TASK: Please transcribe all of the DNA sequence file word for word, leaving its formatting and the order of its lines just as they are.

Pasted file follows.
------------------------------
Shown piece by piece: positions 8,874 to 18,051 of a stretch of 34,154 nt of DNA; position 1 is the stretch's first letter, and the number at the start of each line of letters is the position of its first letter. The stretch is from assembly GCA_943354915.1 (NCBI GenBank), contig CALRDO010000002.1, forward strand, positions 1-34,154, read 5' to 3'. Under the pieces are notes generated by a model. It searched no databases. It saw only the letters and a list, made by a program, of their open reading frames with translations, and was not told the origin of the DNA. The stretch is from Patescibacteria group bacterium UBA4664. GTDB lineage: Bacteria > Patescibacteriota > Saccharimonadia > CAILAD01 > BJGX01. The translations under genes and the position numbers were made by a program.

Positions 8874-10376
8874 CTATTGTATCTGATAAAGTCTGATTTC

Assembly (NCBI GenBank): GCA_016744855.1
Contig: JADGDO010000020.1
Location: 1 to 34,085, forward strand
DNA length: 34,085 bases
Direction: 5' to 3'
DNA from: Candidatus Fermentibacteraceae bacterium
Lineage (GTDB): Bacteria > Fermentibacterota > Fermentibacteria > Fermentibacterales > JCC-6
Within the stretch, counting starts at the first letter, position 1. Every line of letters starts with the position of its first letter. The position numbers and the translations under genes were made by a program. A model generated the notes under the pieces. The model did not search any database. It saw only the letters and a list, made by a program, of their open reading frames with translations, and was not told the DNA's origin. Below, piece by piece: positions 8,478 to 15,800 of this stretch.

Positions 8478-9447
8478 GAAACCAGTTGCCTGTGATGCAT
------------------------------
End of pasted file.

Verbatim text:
Shown piece by piece: positions 8,874 to 18,051 of a stretch of 34,154 nt of DNA; position 1 is the stretch's first letter, and the number at the start of each line of letters is the position of its first letter. The stretch is from assembly GCA_943354915.1 (NCBI GenBank), contig CALRDO010000002.1, forward strand, positions 1-34,154, read 5' to 3'. Under the pieces are notes generated by a model. It searched no databases. It saw only the letters and a list, made by a program, of their open reading frames with translations, and was not told the origin of the DNA. The stretch is from Patescibacteria group bacterium UBA4664. GTDB lineage: Bacteria > Patescibacteriota > Saccharimonadia > CAILAD01 > BJGX01. The translations under genes and the position numbers were made by a program.

Positions 8874-10376
8874 CTATTGTATCTGATAAAGTCTGATTTC

Assembly (NCBI GenBank): GCA_016744855.1
Contig: JADGDO010000020.1
Location: 1 to 34,085, forward strand
DNA length: 34,085 bases
Direction: 5' to 3'
DNA from: Candidatus Fermentibacteraceae bacterium
Lineage (GTDB): Bacteria > Fermentibacterota > Fermentibacteria > Fermentibacterales > JCC-6
Within the stretch, counting starts at the first letter, position 1. Every line of letters starts with the position of its first letter. The position numbers and the translations under genes were made by a program. A model generated the notes under the pieces. The model did not search any database. It saw only the letters and a list, made by a program, of their open reading frames with translations, and was not told the DNA's origin. Below, piece by piece: positions 8,478 to 15,800 of this stretch.

Positions 8478-9447
8478 GAAACCAGTTGCCTGTGATGCAT